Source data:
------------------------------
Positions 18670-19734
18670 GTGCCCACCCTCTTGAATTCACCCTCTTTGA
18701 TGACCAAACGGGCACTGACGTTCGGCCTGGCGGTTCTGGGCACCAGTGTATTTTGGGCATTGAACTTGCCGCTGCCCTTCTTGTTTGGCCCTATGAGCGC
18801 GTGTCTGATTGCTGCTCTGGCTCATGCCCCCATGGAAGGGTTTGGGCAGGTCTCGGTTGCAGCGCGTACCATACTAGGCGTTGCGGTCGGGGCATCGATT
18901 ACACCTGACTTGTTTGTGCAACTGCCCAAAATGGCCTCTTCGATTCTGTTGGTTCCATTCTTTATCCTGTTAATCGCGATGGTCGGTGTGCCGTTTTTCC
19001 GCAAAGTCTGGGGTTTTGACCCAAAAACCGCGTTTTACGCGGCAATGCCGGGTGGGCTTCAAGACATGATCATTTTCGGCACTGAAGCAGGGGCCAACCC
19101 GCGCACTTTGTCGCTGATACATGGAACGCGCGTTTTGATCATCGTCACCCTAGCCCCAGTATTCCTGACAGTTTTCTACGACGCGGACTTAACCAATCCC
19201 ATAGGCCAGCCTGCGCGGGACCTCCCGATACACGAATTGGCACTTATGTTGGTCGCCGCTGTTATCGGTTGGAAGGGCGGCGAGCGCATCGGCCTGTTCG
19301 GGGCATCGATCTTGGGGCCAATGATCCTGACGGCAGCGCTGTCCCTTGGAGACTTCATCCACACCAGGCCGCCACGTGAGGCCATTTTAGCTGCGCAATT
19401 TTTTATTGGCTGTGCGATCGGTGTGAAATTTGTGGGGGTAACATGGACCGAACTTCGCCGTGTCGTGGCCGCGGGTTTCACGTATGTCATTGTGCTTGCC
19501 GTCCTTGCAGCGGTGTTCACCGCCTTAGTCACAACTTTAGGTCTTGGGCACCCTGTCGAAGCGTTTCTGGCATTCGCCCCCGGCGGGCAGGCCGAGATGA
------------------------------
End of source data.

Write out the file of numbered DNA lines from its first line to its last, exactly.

Positions 18670-19734
18670 GTGCCCACCCTCTTGAATTCACCCTCTTTGA
18701 TGACCAAACGGGCACTGACGTTCGGCCTGGCGGTTCTGGGCACCAGTGTATTTTGGGCATTGAACTTGCCGCTGCCCTTCTTGTTTGGCCCTATGAGCGC
18801 GTGTCTGATTGCTGCTCTGGCTCATGCCCCCATGGAAGGGTTTGGGCAGGTCTCGGTTGCAGCGCGTACCATACTAGGCGTTGCGGTCGGGGCATCGATT
18901 ACACCTGACTTGTTTGTGCAACTGCCCAAAATGGCCTCTTCGATTCTGTTGGTTCCATTCTTTATCCTGTTAATCGCGATGGTCGGTGTGCCGTTTTTCC
19001 GCAAAGTCTGGGGTTTTGACCCAAAAACCGCGTTTTACGCGGCAATGCCGGGTGGGCTTCAAGACATGATCATTTTCGGCACTGAAGCAGGGGCCAACCC
19101 GCGCACTTTGTCGCTGATACATGGAACGCGCGTTTTGATCATCGTCACCCTAGCCCCAGTATTCCTGACAGTTTTCTACGACGCGGACTTAACCAATCCC
19201 ATAGGCCAGCCTGCGCGGGACCTCCCGATACACGAATTGGCACTTATGTTGGTCGCCGCTGTTATCGGTTGGAAGGGCGGCGAGCGCATCGGCCTGTTCG
19301 GGGCATCGATCTTGGGGCCAATGATCCTGACGGCAGCGCTGTCCCTTGGAGACTTCATCCACACCAGGCCGCCACGTGAGGCCATTTTAGCTGCGCAATT
19401 TTTTATTGGCTGTGCGATCGGTGTGAAATTTGTGGGGGTAACATGGACCGAACTTCGCCGTGTCGTGGCCGCGGGTTTCACGTATGTCATTGTGCTTGCC
19501 GTCCTTGCAGCGGTGTTCACCGCCTTAGTCACAACTTTAGGTCTTGGGCACCCTGTCGAAGCGTTTCTGGCATTCGCCCCCGGCGGGCAGGCCGAGATGA